Francisco Liriano held the Cubs to two runs on four hits and four walks with seven strikeouts over a nine-inning complete game. The lefty lowered his ERA to 2.20 in his 11th start of the season as he continues to top the list of baseball’s best off-season bargains.
Liriano started off the bottom of the ninth on a good note, making a great snag on a sharp grounder hit right back up the middle by Dioner Navarro. Liriano, falling towards third base perpendicular to the plate, stuck his glove between his legs. He hesitated for a moment, perhaps in shock that the ball found leather, before firing a strike to first baseman Gaby Sanchez with Navarro no more than 40 feet up the first base line.
Watch the play:
The Yankees fell behind early to the Orioles on Sunday afternoon, a day after dropping both ends of Saturday’s doubleheader. Their game, as did every other game on Sunday with the exception of the Braves-Cardinals doubleheader, started at 3:05 or 3:10 EDT, a change Major League Baseball recently made to create fairness on the final day of the season.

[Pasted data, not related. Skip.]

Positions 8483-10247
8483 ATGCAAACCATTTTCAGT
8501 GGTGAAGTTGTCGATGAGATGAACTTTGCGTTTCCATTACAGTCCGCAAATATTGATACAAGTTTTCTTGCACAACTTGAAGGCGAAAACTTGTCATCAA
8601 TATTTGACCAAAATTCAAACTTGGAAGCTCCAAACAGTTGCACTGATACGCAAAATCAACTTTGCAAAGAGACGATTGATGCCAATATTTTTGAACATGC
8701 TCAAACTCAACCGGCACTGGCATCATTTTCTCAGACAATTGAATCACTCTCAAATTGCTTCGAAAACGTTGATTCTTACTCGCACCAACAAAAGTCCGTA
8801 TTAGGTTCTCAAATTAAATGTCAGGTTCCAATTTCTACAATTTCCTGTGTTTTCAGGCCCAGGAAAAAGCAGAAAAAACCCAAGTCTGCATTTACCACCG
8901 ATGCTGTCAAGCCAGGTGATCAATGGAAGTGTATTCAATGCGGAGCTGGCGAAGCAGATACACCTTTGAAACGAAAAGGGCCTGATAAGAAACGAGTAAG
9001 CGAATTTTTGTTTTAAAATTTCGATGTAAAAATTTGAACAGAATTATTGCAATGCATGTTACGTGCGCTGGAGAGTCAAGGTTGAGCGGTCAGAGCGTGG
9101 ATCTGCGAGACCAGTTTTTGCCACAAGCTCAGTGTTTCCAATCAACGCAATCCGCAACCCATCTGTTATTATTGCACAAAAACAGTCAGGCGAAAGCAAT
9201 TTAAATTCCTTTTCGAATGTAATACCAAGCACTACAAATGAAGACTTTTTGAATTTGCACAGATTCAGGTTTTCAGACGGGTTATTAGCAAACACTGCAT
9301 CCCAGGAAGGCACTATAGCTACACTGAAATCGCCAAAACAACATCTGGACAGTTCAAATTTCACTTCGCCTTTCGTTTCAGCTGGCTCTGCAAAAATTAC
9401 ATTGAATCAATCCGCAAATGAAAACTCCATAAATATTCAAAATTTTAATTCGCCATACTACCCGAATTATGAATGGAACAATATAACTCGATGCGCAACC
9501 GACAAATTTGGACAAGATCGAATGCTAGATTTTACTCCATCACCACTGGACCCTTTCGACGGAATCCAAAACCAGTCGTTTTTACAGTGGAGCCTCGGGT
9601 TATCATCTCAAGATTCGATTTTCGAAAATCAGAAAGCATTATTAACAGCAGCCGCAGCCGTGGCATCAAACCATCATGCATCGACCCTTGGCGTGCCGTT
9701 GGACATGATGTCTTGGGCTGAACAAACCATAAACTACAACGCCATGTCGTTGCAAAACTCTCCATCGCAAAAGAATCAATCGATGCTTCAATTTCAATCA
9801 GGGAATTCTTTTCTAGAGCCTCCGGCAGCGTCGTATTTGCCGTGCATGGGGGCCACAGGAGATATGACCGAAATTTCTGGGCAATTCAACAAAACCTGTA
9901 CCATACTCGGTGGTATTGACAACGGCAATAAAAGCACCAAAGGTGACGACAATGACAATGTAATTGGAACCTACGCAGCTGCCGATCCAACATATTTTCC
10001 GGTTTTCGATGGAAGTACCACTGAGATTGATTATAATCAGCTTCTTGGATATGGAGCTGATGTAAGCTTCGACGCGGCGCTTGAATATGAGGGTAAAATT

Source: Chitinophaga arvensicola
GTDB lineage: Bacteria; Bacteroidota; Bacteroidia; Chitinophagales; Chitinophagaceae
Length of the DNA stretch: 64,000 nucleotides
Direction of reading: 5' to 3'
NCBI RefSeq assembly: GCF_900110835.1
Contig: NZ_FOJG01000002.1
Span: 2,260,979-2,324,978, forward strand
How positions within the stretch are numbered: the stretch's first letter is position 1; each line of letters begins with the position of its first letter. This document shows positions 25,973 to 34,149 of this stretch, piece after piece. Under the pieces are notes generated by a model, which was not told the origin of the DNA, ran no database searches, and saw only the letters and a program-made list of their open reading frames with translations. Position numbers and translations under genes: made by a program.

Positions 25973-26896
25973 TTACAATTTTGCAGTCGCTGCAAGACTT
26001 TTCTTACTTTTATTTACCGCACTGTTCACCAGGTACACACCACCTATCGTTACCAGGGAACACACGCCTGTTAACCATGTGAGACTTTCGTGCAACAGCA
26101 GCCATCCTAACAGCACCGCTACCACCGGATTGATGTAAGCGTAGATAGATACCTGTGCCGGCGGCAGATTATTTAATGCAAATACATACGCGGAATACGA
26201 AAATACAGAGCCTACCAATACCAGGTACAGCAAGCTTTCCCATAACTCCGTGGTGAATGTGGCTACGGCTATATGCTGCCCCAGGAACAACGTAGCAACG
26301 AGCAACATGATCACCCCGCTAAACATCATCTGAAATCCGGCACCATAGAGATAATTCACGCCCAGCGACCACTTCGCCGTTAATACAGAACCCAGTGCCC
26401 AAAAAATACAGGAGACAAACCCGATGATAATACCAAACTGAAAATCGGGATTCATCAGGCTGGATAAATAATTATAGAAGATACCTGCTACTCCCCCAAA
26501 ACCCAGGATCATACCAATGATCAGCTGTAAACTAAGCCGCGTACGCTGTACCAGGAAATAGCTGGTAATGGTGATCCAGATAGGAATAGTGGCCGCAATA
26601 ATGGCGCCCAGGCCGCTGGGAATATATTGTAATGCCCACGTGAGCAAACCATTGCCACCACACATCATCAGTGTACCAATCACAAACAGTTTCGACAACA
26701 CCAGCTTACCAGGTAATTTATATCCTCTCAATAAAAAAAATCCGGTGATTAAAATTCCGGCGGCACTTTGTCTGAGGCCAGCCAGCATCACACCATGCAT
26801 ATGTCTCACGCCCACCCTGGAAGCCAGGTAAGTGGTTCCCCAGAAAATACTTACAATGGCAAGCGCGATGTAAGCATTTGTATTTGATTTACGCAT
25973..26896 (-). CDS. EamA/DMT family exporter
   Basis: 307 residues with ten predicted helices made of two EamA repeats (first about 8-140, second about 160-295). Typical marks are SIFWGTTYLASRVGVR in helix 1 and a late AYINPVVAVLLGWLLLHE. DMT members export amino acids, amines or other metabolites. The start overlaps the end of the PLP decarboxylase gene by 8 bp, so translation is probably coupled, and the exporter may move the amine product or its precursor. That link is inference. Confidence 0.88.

Girardi is not a fan. Per the Associated Press:
It was cloudy at Camden Yards at 3:05 p.m., but late-afternoon games often make it difficult for batters to see pitches.
Girardi said, “Here’s the thing that bothers me: If it’s a sunny day you’re playing in shadows.”
He added, “If it’s the most important game of the year to get in, I don’t think that’s right.”
Understanding the idea is for every team to play at the same time, Girardi said, “Then play all night games.”
One wonders if MLB had scheduled Sunday’s slate of games for the night, if Girardi would have instead complained about batters losing fly balls in the stadium lights. Furthermore, both teams have to play in the same conditions.
Marlins outfielder Ichiro Suzuki was given an opportunity to play a new position in Sunday’s series finale against the Phillies. After the Phillies rallied to take a 6-2 lead in the seventh, the Marlins let Suzuki take the hill in the eighth. And, in news that surprises no one, he was impressive.
Though Suzuki gave up a run on two hits, he flashed a fastball that hit the mid-80’s and a breaking ball with some bite.
Suzuki, who turns 42 years old later this month, is 65 hits of 3,000 in his major league career. The Marlins are interested in bringing him back in 2016.